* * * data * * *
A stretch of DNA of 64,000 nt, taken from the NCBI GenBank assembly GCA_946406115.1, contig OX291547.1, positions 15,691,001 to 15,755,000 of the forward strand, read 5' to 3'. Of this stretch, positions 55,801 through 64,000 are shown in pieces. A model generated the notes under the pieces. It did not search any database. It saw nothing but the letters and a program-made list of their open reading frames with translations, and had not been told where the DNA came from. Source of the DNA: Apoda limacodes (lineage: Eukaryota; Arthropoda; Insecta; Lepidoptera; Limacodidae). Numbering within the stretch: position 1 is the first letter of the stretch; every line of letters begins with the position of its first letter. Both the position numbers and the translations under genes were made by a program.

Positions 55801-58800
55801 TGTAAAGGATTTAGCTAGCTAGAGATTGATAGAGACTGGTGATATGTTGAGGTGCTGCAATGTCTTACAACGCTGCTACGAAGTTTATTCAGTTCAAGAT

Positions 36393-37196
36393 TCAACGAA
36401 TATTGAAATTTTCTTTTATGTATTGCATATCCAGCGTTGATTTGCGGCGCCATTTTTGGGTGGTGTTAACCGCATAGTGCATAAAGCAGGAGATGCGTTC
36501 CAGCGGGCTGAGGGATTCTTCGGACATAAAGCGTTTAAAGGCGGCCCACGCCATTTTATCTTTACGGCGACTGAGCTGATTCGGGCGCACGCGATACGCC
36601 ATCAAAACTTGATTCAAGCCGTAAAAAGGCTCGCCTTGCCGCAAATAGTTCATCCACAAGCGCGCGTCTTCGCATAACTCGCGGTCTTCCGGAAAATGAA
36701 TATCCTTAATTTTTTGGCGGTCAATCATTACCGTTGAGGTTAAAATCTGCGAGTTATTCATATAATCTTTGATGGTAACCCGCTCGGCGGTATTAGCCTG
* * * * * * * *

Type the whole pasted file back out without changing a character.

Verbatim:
A stretch of DNA of 64,000 nt, taken from the NCBI GenBank assembly GCA_946406115.1, contig OX291547.1, positions 15,691,001 to 15,755,000 of the forward strand, read 5' to 3'. Of this stretch, positions 55,801 through 64,000 are shown in pieces. A model generated the notes under the pieces. It did not search any database. It saw nothing but the letters and a program-made list of their open reading frames with translations, and had not been told where the DNA came from. Source of the DNA: Apoda limacodes (lineage: Eukaryota; Arthropoda; Insecta; Lepidoptera; Limacodidae). Numbering within the stretch: position 1 is the first letter of the stretch; every line of letters begins with the position of its first letter. Both the position numbers and the translations under genes were made by a program.

Positions 55801-58800
55801 TGTAAAGGATTTAGCTAGCTAGAGATTGATAGAGACTGGTGATATGTTGAGGTGCTGCAATGTCTTACAACGCTGCTACGAAGTTTATTCAGTTCAAGAT

Positions 36393-37196
36393 TCAACGAA
36401 TATTGAAATTTTCTTTTATGTATTGCATATCCAGCGTTGATTTGCGGCGCCATTTTTGGGTGGTGTTAACCGCATAGTGCATAAAGCAGGAGATGCGTTC
36501 CAGCGGGCTGAGGGATTCTTCGGACATAAAGCGTTTAAAGGCGGCCCACGCCATTTTATCTTTACGGCGACTGAGCTGATTCGGGCGCACGCGATACGCC
36601 ATCAAAACTTGATTCAAGCCGTAAAAAGGCTCGCCTTGCCGCAAATAGTTCATCCACAAGCGCGCGTCTTCGCATAACTCGCGGTCTTCCGGAAAATGAA
36701 TATCCTTAATTTTTTGGCGGTCAATCATTACCGTTGAGGTTAAAATCTGCGAGTTATTCATATAATCTTTGATGGTAACCCGCTCGGCGGTATTAGCCTG